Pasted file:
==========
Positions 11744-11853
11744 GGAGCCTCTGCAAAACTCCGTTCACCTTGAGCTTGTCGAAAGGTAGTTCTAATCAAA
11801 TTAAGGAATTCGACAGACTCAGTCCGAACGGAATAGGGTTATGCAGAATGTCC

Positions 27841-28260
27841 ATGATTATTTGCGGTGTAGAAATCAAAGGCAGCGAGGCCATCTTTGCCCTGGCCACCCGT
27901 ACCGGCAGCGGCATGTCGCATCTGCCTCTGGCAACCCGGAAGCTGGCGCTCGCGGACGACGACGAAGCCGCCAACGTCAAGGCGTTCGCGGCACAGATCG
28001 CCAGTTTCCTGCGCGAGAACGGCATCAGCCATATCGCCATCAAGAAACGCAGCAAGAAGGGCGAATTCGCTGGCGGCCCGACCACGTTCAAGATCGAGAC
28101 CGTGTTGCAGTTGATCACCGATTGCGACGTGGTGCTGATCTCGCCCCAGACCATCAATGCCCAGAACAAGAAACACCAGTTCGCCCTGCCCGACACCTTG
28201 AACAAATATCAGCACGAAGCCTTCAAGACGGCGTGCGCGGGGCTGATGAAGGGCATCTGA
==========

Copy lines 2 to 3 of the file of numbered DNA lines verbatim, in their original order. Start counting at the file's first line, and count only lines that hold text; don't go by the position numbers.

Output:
11744 GGAGCCTCTGCAAAACTCCGTTCACCTTGAGCTTGTCGAAAGGTAGTTCTAATCAAA
11801 TTAAGGAATTCGACAGACTCAGTCCGAACGGAATAGGGTTATGCAGAATGTCC